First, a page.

Video Review: Elton John “I Guess That’s Why They Call It The Blues”

Circa 1950s, a “Rock N Roll Nite” banner hangs in the Rivoli Ballroom in London, England. An 18-year-old young man kisses a 17-year-old young woman as they stand by scattered balloons. She watches him as he leaves. Elton John plays the piano in the ballroom during present time.

In black-and-white, soldiers run at Bravenhill Camp. The 18-year-old young man chews his gum as the general prods him. Back in color, he and his friends walk into the ballroom. The 17-year-old young woman waits on the sidewalk and turns to watch him. In black-and-white, he and the other recruits get their hair shaved. Sitting by himself, he shakes his head. As he stands up, he kicks the chair. Back in color, a second 17-year-old young woman stares at an On The Watefront movie poster hanging on the wall of a restaurant. The 17-year-old young woman sips her drink. She and the second 17-year-old young woman walk together. The 18-year-old young man bumps into her and they stare at one another.

Back in black-and-white, he holds out his foam tray on the counter. The food service worker puts some mystery meat on it. Another recruit bumps into him. He sits at a table and daydreams. Lying on his bed, he places his photograph of the 17-year-old young woman by his pillow. Back in color, he stares at her while her boyfriend chases her in the park. He and his girlfriend make out in the backseat of his car.

In black-and-white, the general pulls him aside as he runs during training. Back in color, John plays the piano during the dance. The 17-year-old young woman walks into the ballroom by himself. The 18-year-old young man sees her as she talks with her friends. Back in black-and-white, he and several other recruits do jumping jacks in the rain. In color, he asks her to dance and kisses her. In black-and-white, he lies on the wet pavement. Back in color, he tosses a rock into the late. The 17-year-old young woman runs up to him and they hug.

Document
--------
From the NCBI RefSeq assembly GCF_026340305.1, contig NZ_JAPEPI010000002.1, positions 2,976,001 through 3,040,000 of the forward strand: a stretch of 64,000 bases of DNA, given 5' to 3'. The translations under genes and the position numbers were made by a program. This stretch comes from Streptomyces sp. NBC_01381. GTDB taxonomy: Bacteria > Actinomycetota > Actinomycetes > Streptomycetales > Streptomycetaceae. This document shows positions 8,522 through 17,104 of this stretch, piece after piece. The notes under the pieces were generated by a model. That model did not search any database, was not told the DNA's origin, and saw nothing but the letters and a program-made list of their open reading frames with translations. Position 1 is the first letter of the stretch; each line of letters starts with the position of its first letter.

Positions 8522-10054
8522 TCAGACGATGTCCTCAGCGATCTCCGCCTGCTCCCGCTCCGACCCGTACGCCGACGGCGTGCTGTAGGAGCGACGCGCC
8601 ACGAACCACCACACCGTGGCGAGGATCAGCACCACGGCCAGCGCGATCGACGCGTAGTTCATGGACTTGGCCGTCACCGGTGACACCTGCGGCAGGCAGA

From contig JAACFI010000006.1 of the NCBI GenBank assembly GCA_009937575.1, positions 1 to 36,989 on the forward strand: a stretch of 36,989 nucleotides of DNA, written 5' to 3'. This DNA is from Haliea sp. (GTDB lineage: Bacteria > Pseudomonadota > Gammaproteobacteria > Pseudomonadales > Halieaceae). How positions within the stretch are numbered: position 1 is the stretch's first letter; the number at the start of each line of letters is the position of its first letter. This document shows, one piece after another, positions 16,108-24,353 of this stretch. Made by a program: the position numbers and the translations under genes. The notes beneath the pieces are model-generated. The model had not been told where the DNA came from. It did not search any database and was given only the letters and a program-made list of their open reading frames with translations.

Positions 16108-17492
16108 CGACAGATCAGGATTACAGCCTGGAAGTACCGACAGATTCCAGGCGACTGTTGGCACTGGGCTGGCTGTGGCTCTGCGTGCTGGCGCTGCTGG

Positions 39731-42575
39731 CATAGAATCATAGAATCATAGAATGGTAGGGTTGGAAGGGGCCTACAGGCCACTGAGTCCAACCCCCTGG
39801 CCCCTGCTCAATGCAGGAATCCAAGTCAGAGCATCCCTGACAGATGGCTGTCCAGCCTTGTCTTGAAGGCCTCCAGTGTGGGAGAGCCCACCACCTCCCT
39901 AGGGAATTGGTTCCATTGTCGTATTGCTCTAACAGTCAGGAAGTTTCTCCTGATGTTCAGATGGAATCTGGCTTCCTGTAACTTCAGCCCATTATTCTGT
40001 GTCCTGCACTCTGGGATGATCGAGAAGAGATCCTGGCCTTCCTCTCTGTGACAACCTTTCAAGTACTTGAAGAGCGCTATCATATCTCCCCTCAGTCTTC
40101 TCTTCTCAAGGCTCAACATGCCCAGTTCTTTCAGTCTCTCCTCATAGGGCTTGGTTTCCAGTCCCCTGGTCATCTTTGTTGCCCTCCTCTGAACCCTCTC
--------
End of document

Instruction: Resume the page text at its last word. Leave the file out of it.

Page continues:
Rating: 5/5

The 18-year-old young man promised himself he wouldn’t fall in love. It was pointless. There was a war going on and he would have to serve his time in the National Service for two years. His parents told him to do his homework and stop going out. He ignored them and he slept with a few girls. The girls promised to stay with him and wait. However, he only wanted the 17-year-old young woman.

The 17-year-old young woman leans against him and says she knows it’s goodbye. However, they’ll meet each other again someday and perhaps, will be able to have a relationship. He holds her hand and tells her it’s not what he wants. He wants to call her on the phone and write to her. They can send each other pictures and find a way to make it work. She says they’ll stay together.

In his pocket, he opens his worn picture of her as he sits on the bus. He was heading home after two years. In his last letter, he told her to meet him at the dock. But she may not come. She could be with someone else. He wouldn’t blame her. For the past two years, he wasn’t sure he’d be able to be come home. She deserved to be happy. As he sits on the dock, he hears his name. Turning around, he sees it’s her. He asks her to marry him and says she’s kept him going. She’s the only reason he’s alive. She presses his head against his chest and tells him, “yes.”

Director: Russell Mulcahy Year: 1983

Pam Avoledo Administrator
Pam Avoledo spends her time binge-watching classic teen dramas and stands firm in her pro-Leyton stance. She also received her journalism degree in 2006 from Oakland University. Her work has been published in the White Wall Review, Sledgehammer Lit , Greatest City Collective & 45 Magazine and forthcoming in Daily Drunk Mag\'s Kristofia anthology.